Call it science imitating art imitating life. Arizona State researchers are working up a self-diagnosing, self-healing material that can sense the presence of damage and regenerate itself — just like the Terminator. Like a biological structure, this “autonomous adaptive structure” could be used to develop useable composites that are self-healing, halting the progression of cracks or damage and regenerating material wherever needed to re-strengthen the structure.
The material employs “shape-memory” polymers, or materials that return to a pre-defined shape when heated to a certain temperature (for a very straightforward demonstration of how this works, see the video below). The polymers are embedded with a fiber-optic network that serves as both damage sensor and heat delivery system.
When the material sustains damage, such as a tear, an infrared laser transmits light through the fiber-optic network, delivering thermal energy to the trouble-spot. That triggers the shape-memory polymers, which are programmed to toughen up to 11 times. The shape-memory effect can also close up a crack or tear, regaining an unheard of 96 percent of the material’s original strength. Moreover, the material can self-heal while it is in operation – whatever that operation may be.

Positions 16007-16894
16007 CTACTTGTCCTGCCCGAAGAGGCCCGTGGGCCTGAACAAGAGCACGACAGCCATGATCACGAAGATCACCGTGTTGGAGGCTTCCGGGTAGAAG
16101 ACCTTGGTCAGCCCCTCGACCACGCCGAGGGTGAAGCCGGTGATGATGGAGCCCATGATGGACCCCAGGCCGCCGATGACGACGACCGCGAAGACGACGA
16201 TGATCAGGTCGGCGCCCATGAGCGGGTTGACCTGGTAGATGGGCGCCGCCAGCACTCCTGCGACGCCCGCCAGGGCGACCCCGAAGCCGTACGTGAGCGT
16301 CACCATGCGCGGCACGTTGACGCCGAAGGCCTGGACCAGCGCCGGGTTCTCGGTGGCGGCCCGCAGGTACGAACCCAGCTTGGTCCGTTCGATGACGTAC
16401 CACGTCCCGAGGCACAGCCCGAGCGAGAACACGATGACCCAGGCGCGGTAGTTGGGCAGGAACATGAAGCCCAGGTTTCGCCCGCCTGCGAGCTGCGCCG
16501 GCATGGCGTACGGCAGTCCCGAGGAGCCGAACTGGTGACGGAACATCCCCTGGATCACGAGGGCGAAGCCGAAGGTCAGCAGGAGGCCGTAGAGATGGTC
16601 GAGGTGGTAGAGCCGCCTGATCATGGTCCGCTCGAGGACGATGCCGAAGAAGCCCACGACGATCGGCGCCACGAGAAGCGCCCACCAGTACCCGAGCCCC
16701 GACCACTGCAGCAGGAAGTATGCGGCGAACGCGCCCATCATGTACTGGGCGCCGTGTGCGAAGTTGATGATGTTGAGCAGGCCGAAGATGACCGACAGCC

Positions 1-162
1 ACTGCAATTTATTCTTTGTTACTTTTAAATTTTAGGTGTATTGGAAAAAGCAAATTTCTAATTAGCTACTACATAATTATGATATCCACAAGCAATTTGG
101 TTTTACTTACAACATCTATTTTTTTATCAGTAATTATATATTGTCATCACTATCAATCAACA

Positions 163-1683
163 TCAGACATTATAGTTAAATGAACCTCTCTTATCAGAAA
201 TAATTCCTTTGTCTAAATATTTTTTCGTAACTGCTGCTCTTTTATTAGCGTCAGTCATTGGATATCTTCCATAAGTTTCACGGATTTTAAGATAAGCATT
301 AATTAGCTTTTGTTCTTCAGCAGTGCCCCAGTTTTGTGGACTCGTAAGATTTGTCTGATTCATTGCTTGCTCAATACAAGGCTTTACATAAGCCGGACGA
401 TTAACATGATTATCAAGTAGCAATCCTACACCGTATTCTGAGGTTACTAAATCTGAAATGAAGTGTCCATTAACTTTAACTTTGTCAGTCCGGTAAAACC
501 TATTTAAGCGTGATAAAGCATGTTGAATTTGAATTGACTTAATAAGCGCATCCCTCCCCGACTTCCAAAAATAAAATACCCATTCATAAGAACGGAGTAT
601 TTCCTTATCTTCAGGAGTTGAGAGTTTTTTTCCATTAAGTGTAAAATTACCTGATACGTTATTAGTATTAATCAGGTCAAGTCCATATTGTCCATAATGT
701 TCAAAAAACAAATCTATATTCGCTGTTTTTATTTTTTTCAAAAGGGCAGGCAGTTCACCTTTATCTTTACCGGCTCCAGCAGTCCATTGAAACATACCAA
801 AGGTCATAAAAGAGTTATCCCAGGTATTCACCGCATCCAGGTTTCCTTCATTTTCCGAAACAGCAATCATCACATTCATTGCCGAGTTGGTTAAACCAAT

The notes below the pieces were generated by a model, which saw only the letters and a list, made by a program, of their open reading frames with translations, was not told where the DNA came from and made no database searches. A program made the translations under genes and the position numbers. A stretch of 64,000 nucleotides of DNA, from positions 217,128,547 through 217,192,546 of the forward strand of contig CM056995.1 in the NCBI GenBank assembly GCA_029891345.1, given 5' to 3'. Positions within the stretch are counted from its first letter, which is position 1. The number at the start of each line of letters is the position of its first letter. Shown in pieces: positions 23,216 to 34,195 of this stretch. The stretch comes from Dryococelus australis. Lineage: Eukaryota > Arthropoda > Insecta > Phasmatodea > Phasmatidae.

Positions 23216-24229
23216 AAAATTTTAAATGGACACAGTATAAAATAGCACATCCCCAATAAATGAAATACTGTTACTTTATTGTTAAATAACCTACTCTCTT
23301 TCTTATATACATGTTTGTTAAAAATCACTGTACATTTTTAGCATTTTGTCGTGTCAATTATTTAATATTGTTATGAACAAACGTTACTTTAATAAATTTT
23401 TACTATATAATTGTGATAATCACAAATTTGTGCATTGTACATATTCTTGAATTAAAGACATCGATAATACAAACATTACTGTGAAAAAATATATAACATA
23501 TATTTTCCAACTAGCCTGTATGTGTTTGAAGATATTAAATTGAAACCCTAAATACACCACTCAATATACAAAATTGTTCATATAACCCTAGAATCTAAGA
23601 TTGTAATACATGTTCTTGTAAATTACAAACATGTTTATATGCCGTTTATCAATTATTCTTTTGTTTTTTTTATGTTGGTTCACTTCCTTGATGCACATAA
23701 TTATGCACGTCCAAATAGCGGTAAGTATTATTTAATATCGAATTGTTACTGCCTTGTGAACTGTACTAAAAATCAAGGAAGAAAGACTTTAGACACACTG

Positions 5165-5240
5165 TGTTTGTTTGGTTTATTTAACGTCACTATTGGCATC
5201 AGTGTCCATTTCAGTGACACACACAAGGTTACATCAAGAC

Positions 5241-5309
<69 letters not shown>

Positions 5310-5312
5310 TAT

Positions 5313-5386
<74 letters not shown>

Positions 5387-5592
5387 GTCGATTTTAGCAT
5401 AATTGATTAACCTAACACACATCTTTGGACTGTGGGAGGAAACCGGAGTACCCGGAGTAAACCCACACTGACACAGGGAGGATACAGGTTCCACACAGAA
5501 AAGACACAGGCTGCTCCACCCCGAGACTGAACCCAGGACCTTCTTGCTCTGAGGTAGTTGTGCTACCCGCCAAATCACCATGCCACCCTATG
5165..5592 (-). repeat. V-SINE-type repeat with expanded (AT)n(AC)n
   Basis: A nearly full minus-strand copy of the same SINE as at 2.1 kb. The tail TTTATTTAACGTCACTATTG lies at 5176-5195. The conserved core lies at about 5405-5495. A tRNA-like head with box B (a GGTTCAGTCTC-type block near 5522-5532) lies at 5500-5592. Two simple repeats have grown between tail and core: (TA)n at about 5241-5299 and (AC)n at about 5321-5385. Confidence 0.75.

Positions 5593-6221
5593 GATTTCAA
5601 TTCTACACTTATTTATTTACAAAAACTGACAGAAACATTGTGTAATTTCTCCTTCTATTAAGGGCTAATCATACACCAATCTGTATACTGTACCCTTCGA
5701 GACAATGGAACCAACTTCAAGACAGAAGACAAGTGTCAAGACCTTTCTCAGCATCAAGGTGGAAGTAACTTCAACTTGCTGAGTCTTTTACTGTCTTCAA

Those autonomous adaptive structures could be further advanced with some interesting shape-memory polymer research coming out of MIT this week as well. Scientists there have for the first time mathematically modeled shape-memory polymers in detail, which should make it a lot easier to design them for new applications like implantable medical devices or space materials that can be compacted into tiny packages and then automatically expanded into complex structures once they’re aloft. Or robot assassins.